Excerpted from How to Simplify Your Love, copyright 2008 by Marion Küstenmacher and Werner Tiki Küstenmacher. Used by permission of McGraw-Hill Companies. All Rights Reserved. No part of this excerpt may be reproduced except with permission in writing from the publisher.It's the same way during your renovation and expansion phase. Each of you will sometimes feel insufficient and then sometimes superior, sometimes full of energy and then sometimes irritable. This can heavily burden your relationship. There will be moments again and again where you lose your faith in the great, shared project and wonder if it isn't better to go it alone.
Untangle instead of tearing
Resist these thoughts! Avoid an abrupt separation from your partner. It won't solve anything and will be the wrong kind of relief. Don't run blindly into another relationship. Don't send the other person off feeling hurt because you are painfully missing something. What you're looking for you can find above all in yourself.
Admit to your partner the unrest you're feeling. Give each other more room to search for your inner selves. Stay loyal to each other, "We are both looking for ourselves, and we won't hold each other back." Agree to continually talk about it, and allow each other to participate in the search. Reinforce your loyalty and your trust in your partner with clear language. Do so especially often and lovingly during this time. Your relationship will thus slowly expand and offer both of you more space. During the renovation phase of your homestead, it can still happen that the two of you lose touch in the construction site. Both develop further, but not necessarily in the same direction. So trade rooms again. Keep each other informed. Get into the craziness of the other, as strange and unusual as it may seem to you. Orient yourself according to the following rule: "We never know everything there is to know about our relationship, but it always offers enough space for learning more."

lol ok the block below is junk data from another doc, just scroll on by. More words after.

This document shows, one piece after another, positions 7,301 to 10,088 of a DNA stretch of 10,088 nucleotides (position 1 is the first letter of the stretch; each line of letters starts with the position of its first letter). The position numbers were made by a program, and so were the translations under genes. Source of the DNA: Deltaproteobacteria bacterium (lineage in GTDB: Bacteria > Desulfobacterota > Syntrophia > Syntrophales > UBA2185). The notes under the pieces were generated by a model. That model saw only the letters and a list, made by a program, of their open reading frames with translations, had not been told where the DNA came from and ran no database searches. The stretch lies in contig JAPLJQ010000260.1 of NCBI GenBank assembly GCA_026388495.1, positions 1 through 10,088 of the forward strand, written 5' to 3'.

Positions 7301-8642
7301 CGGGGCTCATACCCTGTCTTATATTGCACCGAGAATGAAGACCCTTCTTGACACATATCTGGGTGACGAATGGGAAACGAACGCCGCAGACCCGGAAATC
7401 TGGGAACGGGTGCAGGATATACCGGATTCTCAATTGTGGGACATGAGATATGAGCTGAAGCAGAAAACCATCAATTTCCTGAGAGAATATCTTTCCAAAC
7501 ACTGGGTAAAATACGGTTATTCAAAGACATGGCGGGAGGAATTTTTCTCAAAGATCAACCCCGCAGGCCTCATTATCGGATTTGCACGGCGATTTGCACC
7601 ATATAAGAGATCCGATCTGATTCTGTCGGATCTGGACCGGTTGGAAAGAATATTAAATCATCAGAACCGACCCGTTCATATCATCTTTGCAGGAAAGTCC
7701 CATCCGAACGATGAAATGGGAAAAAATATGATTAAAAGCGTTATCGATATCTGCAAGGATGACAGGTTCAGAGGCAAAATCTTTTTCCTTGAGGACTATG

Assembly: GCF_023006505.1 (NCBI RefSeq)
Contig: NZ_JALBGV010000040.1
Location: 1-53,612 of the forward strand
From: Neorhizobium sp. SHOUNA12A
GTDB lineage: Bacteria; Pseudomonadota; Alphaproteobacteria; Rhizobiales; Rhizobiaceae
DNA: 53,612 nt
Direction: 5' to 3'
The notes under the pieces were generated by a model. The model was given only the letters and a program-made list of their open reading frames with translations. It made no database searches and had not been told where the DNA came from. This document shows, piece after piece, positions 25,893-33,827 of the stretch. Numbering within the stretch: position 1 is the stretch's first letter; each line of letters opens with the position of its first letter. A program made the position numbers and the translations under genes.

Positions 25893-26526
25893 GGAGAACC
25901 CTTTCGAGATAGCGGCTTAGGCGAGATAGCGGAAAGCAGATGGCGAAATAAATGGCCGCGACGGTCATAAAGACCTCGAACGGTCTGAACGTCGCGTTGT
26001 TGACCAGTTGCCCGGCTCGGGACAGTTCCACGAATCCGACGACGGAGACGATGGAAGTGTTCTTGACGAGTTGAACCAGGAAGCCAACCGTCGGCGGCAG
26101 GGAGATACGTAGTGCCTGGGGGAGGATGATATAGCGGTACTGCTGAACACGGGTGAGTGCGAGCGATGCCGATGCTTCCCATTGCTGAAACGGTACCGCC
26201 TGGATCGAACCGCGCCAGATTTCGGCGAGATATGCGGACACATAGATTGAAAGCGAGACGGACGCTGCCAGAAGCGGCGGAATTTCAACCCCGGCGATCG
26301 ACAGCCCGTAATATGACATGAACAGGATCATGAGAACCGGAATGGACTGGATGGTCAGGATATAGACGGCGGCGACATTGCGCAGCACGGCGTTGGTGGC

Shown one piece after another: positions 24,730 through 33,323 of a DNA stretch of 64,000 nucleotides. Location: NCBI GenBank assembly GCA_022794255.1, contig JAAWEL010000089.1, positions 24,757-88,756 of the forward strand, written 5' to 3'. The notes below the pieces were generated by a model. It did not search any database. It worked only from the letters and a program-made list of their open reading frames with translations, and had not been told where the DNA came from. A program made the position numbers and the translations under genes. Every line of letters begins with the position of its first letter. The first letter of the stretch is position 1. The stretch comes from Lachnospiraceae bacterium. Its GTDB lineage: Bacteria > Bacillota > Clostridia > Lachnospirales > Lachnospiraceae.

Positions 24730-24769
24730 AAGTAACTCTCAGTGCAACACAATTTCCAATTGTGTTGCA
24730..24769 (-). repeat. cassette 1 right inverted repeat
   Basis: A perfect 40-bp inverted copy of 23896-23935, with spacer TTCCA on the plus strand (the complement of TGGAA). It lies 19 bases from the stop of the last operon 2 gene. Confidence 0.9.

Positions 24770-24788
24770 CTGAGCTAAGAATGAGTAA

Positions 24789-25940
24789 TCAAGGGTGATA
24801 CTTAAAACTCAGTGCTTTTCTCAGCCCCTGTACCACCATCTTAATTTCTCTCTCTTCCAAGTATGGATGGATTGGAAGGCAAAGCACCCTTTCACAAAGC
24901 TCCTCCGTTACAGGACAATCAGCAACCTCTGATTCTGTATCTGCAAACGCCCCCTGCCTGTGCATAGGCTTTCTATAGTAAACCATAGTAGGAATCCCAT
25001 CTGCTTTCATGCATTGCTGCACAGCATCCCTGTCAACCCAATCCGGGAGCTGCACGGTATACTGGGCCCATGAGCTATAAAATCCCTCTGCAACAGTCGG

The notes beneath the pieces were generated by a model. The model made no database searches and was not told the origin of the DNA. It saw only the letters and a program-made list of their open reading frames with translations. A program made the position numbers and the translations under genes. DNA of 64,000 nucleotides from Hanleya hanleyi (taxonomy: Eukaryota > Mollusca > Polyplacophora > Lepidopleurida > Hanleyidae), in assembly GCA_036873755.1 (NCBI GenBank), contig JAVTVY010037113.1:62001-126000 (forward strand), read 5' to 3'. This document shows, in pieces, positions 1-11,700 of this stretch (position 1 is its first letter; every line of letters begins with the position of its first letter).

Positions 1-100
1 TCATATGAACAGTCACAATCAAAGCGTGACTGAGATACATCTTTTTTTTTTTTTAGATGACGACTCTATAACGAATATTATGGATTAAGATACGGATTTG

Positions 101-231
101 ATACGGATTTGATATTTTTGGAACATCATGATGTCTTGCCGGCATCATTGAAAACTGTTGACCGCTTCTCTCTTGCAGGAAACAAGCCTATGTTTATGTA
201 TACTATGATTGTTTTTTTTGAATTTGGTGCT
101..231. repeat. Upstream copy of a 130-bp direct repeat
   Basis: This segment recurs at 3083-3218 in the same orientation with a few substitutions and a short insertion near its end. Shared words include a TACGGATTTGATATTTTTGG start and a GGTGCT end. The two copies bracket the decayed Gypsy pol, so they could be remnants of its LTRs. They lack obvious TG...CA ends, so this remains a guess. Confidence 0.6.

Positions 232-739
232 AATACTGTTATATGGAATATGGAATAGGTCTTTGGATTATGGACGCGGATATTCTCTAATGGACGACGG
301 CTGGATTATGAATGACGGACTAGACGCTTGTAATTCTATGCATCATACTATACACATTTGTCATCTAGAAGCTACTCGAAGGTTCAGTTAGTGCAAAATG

Maintain patiently the image of your large, magnificently expanded and renovated homestead in your mind. Orient yourself according to the motto: "Slowly disentangling is better than tearing." Even if it takes you a long time, you will avoid many frightening experiences in the dark forest.
Page 4 of 4
Excerpted from How to Simplify Your Love, copyright 2008 by Marion Küstenmacher and Werner Tiki Küstenmacher. Used by permission of McGraw-Hill Companies. All Rights Reserved. No part of this excerpt may be reproduced except with permission in writing from the publisher.